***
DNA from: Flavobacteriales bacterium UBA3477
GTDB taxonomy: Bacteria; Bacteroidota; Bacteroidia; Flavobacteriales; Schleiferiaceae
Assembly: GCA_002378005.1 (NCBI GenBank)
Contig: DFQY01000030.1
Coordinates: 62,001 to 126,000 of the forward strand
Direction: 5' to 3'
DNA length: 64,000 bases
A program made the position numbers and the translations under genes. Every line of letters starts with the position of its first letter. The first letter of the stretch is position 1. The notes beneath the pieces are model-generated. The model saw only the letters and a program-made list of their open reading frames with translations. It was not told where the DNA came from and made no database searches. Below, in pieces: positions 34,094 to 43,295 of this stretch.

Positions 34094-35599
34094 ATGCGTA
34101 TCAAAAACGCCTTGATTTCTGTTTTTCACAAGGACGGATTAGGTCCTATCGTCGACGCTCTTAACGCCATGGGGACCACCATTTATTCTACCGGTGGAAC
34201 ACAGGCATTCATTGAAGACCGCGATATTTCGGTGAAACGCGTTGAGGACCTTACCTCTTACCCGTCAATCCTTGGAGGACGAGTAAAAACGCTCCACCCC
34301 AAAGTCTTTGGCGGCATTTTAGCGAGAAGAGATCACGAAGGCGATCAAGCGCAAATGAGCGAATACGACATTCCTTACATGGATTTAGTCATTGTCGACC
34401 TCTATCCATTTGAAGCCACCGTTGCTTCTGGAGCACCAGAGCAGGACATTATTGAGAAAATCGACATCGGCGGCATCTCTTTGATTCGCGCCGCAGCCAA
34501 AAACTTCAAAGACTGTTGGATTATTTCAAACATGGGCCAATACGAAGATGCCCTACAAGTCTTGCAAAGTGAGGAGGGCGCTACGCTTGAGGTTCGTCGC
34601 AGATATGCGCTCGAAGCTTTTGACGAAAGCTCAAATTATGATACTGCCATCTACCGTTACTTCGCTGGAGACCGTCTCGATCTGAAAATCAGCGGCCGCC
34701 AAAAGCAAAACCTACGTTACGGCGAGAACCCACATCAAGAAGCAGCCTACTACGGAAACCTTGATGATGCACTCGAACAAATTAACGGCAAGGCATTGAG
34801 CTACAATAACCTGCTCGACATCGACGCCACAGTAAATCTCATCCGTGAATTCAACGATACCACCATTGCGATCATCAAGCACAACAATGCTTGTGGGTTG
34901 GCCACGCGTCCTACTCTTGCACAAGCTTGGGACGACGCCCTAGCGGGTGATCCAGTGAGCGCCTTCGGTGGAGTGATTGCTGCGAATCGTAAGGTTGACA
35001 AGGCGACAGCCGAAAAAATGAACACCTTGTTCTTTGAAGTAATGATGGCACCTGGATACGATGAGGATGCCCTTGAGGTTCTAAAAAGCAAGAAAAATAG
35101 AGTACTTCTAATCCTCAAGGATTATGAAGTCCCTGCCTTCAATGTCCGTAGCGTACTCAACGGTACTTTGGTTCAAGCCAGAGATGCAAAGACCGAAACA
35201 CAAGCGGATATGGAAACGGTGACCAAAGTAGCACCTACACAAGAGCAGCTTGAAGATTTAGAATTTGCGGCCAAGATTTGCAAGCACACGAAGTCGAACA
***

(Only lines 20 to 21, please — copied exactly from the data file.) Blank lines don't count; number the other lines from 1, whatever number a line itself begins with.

35001 AGGCGACAGCCGAAAAAATGAACACCTTGTTCTTTGAAGTAATGATGGCACCTGGATACGATGAGGATGCCCTTGAGGTTCTAAAAAGCAAGAAAAATAG
35101 AGTACTTCTAATCCTCAAGGATTATGAAGTCCCTGCCTTCAATGTCCGTAGCGTACTCAACGGTACTTTGGTTCAAGCCAGAGATGCAAAGACCGAAACA